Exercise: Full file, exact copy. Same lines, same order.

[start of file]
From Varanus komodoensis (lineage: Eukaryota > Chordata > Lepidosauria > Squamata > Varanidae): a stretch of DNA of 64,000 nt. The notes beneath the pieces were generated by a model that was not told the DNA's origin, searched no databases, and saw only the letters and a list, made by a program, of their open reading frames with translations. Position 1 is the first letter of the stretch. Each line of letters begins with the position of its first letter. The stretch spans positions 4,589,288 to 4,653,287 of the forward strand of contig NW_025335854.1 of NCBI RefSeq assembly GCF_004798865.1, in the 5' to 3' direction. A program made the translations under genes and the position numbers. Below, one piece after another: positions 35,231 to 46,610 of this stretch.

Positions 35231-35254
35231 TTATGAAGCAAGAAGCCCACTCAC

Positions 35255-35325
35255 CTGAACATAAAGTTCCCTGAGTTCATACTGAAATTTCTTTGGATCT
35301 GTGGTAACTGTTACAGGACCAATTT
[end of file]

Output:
From Varanus komodoensis (lineage: Eukaryota > Chordata > Lepidosauria > Squamata > Varanidae): a stretch of DNA of 64,000 nt. The notes beneath the pieces were generated by a model that was not told the DNA's origin, searched no databases, and saw only the letters and a list, made by a program, of their open reading frames with translations. Position 1 is the first letter of the stretch. Each line of letters begins with the position of its first letter. The stretch spans positions 4,589,288 to 4,653,287 of the forward strand of contig NW_025335854.1 of NCBI RefSeq assembly GCF_004798865.1, in the 5' to 3' direction. A program made the translations under genes and the position numbers. Below, one piece after another: positions 35,231 to 46,610 of this stretch.

Positions 35231-35254
35231 TTATGAAGCAAGAAGCCCACTCAC

Positions 35255-35325
35255 CTGAACATAAAGTTCCCTGAGTTCATACTGAAATTTCTTTGGATCT
35301 GTGGTAACTGTTACAGGACCAATTT